“Graeme Obree, Athlete or Genius?”, is a short film published by the Endura Official channel on YouTube. Endura is a cycling clothing company which was founded in Scotland in 1993. In this short film, they tested the positions invented by Graeme Obree, “The Flying Scotsman”. Using these positions (the “praying mantis” and the “Superman”), Obree broke the Hour Record twice (1993, 1994) and became the 4000 m pursuit World Champion, also twice (1993, 1995).

Even Graeme Obree himself was wondering which of the two positions he invented was more aerodynamic. And, nearly a quarter of a century later, the public remains divided over his contribution to cycling: was he an innovative genius, or a world-class athlete? (spoiler: according to the test in the video, he was both). The test also exactly showed which of the two positions were more aerodynamic (they actually tested three positions: the praying mantis or crouching position, the superman position, and the conventional UCI position, and they tested the UCI position with both 1993 UCI approved bike and with a modern time trial setup). Enjoy.

Athlete or Genius? Graeme Obree shot to fame in the early 90s after twice breaking the world hour record on a bike he’d built using parts from an old washing machine.
The debate has never been settled on whether the success of this mercurial Scottish cyclist came from his cycling position or his athleticism. Until now.
Endura brings Obree to the wind tunnel and tests the real advantage or otherwise of his crouch and superman positions, which were subsequently banned by the Union Cycliste Internationale (UCI).
Graeme Obree testing his praying mantis (crouch) position in the wind tunnel
Graeme Obree testing his praying mantis (crouch) position in the wind tunnel. Obree had built frames for his bike shop and made another for his record attempt. Instead of traditional dropped handlebars it had straight bars like those of a mountain bike. He placed them closer to the saddle than usual and rode with the bars under his chest, his elbows bent and tucked into his sides like those of a skier. Watching a washing machine spin at 1,200 rpm led him to take the bearings, which he assumed must be of superior quality, and fit them to his bike. Obree later regretted admitting to the bearings experiment, because journalists referred to that before his achievements and other innovations. Graeme Obree called his bike “Old Faithful”. It has a narrow bottom bracket, around which the cranks revolve, to bring his legs closer together, as he thought this is the “natural” position. As shown in the film, he thought a tread of “one banana” would be ideal. The bike has no top tube, so that his knees did not hit the frame. The chainstays are not horizontal to the ground. Thus the cranks can pass with a narrow bottom bracket. The fork had only one blade, carefully shaped to be as narrow as possible. A French writer who tried it said the narrow handlebars made it hard to accelerate the machine in a straight line but, once it was at speed, he could hold the bars and get into Obree’s tucked style. “At a high enough speed, [I could] tuck in my arms. And, above all, get in a very forward position on the bike, on the peak of the saddle. The Obree position isn’t advantageous simply aerodynamically, it also allows, by pushing the point of pedaling towards the rear, to benefit from greater pressure while remaining in the saddle. You soon get an impression of speed, all the greater because you’ve got practically nothing [deux fois rien] between your hands. Two other things I noticed after a few hundred meters: I certainly didn’t have the impression of turning 53 × 13, and the Obree position is no obstruction to breathing. But I wasn’t pedaling at 55 km/h, 100 turns of the pedals a minute, yet my arms already hurt.”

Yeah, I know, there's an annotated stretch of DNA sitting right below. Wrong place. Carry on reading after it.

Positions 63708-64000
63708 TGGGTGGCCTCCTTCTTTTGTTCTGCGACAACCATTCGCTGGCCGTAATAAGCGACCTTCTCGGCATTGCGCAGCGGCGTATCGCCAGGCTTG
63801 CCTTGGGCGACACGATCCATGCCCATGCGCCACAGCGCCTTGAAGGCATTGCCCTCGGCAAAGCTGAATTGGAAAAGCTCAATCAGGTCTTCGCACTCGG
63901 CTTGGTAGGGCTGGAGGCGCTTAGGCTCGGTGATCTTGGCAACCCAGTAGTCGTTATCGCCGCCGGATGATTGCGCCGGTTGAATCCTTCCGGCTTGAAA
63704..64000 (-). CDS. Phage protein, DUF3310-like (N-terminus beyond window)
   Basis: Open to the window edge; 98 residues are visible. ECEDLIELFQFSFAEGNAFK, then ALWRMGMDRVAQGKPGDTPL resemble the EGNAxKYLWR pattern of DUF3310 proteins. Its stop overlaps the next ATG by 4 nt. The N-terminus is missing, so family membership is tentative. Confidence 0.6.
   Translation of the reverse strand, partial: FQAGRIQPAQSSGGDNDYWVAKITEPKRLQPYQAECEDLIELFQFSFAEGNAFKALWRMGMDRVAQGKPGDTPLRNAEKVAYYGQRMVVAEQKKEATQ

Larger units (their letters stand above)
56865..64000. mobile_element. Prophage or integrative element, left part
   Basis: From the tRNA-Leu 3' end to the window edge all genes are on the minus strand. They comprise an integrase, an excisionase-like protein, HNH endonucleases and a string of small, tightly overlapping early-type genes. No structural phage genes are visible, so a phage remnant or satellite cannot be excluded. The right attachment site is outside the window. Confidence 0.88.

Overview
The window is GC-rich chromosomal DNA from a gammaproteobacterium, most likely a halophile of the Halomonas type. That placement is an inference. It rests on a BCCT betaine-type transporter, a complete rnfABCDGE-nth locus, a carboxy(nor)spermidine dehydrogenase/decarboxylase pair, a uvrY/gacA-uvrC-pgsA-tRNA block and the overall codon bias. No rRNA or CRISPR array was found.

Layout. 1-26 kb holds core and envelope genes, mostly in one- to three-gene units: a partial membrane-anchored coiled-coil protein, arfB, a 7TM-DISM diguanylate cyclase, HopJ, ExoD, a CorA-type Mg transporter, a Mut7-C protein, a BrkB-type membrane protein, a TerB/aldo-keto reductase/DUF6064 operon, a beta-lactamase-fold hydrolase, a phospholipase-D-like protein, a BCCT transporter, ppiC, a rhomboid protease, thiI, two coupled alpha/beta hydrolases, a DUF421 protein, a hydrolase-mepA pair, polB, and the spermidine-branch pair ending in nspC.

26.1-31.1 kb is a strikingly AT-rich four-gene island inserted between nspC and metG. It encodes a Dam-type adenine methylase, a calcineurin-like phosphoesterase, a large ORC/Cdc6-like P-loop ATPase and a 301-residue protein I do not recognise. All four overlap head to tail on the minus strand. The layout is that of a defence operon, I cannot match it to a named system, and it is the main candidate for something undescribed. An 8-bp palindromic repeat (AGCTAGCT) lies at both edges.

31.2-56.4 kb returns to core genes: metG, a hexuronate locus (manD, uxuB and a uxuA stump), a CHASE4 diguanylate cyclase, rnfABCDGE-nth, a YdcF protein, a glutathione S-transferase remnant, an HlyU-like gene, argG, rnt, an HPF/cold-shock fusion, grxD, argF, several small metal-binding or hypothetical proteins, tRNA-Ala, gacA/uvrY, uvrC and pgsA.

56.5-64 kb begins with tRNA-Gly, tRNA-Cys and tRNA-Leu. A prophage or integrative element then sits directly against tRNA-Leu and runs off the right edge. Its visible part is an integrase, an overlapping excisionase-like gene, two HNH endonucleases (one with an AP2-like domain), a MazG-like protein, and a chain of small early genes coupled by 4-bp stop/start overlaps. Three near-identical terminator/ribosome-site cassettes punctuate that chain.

Graeme Obree and Hour Record

The hour record is the record for the longest distance cycled in one hour on a bicycle. There are several records. The most famous is for upright bicycles meeting the requirements of the Union Cycliste Internationale (UCI). It is one of the most prestigious in cycling. Hour-record attempts are made in a velodrome, but never at high altitude. On 25 October 1972, legendary Eddy Merckx set the record 49.431 km (30.715 mi). His equipment was drop handlebar/round steel tubing frame/wire spokes.